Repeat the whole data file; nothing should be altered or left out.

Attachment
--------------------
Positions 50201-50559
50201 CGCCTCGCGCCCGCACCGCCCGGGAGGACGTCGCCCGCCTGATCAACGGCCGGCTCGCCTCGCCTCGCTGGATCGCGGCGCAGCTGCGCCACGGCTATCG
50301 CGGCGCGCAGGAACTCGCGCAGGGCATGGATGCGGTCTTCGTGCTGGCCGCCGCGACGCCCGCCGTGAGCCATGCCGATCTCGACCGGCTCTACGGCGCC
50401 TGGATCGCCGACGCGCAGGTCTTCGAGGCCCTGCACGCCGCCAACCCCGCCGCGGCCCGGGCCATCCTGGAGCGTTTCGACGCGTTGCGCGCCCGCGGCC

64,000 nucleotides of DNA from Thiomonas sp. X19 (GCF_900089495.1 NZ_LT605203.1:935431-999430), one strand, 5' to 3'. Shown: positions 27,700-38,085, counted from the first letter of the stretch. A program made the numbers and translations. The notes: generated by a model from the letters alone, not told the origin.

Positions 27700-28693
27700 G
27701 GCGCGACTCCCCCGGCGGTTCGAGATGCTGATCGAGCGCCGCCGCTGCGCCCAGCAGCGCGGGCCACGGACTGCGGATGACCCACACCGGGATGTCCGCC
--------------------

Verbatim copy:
Positions 50201-50559
50201 CGCCTCGCGCCCGCACCGCCCGGGAGGACGTCGCCCGCCTGATCAACGGCCGGCTCGCCTCGCCTCGCTGGATCGCGGCGCAGCTGCGCCACGGCTATCG
50301 CGGCGCGCAGGAACTCGCGCAGGGCATGGATGCGGTCTTCGTGCTGGCCGCCGCGACGCCCGCCGTGAGCCATGCCGATCTCGACCGGCTCTACGGCGCC
50401 TGGATCGCCGACGCGCAGGTCTTCGAGGCCCTGCACGCCGCCAACCCCGCCGCGGCCCGGGCCATCCTGGAGCGTTTCGACGCGTTGCGCGCCCGCGGCC

64,000 nucleotides of DNA from Thiomonas sp. X19 (GCF_900089495.1 NZ_LT605203.1:935431-999430), one strand, 5' to 3'. Shown: positions 27,700-38,085, counted from the first letter of the stretch. A program made the numbers and translations. The notes: generated by a model from the letters alone, not told the origin.

Positions 27700-28693
27700 G
27701 GCGCGACTCCCCCGGCGGTTCGAGATGCTGATCGAGCGCCGCCGCTGCGCCCAGCAGCGCGGGCCACGGACTGCGGATGACCCACACCGGGATGTCCGCC